--- Comment #3 from Martin Sebor <msebor at gcc dot> ---
In general, by inserting their instrumentation the sanitizers cause all sorts
of trouble for middle-end warnings.  The usual answer has been to disable
-Werror when using -fsanitize.  Personally, I think that's less than optimal
(ideally we want both good static analysis and robust runtime detection), but
sometimes it may be the only viable solution.

The -Wstringop-truncation suppression logic looks for the next statement after
a strncpy call that writes a NUL into the destination (actually, it looks for
an assignment of any value to the destination for now, but that will likely
change in the future).  The __builtin___sanitizer_cov_trace_pc() call inserted
by the sanitizer just after the strncpy() call disables the suppression.

  __builtin_strncpy (&a.a, arg.0_1, 16);

  <bb 4> [local count: 1073741825]:
  __builtin___sanitizer_cov_trace_pc ();

There are other similar examples where this can happen (e.g., bug 84624).  It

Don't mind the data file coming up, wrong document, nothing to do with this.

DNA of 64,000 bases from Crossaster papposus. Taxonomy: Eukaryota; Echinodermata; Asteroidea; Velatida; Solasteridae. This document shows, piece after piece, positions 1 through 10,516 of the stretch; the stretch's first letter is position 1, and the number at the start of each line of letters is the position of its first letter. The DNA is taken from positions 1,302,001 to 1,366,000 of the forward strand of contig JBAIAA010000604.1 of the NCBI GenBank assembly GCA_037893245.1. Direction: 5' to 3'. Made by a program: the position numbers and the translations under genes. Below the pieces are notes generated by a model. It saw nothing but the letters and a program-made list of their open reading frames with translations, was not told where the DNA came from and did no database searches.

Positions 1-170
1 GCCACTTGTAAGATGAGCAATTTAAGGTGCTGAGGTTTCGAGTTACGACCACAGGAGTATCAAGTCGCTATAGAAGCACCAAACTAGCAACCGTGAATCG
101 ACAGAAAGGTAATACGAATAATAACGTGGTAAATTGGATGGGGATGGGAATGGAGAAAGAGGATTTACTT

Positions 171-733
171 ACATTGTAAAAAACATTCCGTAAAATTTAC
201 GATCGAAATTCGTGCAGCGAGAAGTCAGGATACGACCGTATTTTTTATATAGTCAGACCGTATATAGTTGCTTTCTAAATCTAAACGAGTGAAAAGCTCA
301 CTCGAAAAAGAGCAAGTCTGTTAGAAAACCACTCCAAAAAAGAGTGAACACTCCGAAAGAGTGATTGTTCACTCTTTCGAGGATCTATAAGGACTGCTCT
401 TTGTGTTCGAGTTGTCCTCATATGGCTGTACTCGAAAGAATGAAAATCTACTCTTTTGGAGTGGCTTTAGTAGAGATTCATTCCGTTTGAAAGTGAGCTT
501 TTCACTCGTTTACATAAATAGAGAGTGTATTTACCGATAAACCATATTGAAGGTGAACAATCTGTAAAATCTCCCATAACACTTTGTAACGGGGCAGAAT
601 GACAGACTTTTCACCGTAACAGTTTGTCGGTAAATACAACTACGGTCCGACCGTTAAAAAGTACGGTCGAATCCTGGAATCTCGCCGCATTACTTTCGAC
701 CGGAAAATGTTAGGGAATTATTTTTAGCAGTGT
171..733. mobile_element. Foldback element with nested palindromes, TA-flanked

might be possible to deal with some of them either by hardcoding a whitelist of
things to skip over, or by making the logic smart enough to see that some
calls/expressions cannot access (read from) the strncpy destination, or some
combination of the two.  Richi has been suggesting the latter approach.  The
challenge (for me) is to figure out how to avoid false negatives on things

  void f (const char *s)
    char d[8];

    char *p = strncpy (d, s, sizeof d);   // want a -Wstringop-truncation here

    foo (p);   // reads a string from d

    d[sizeof d - 1] = '\0';

or even:

  extern char *p;

  void f (const char *s)
    char d[8];

    p = strncpy (d, s, sizeof d);   // also want a -Wstringop-truncation here

    foo ();   // also reads a string from d through p

    d[sizeof d - 1] = '\0';

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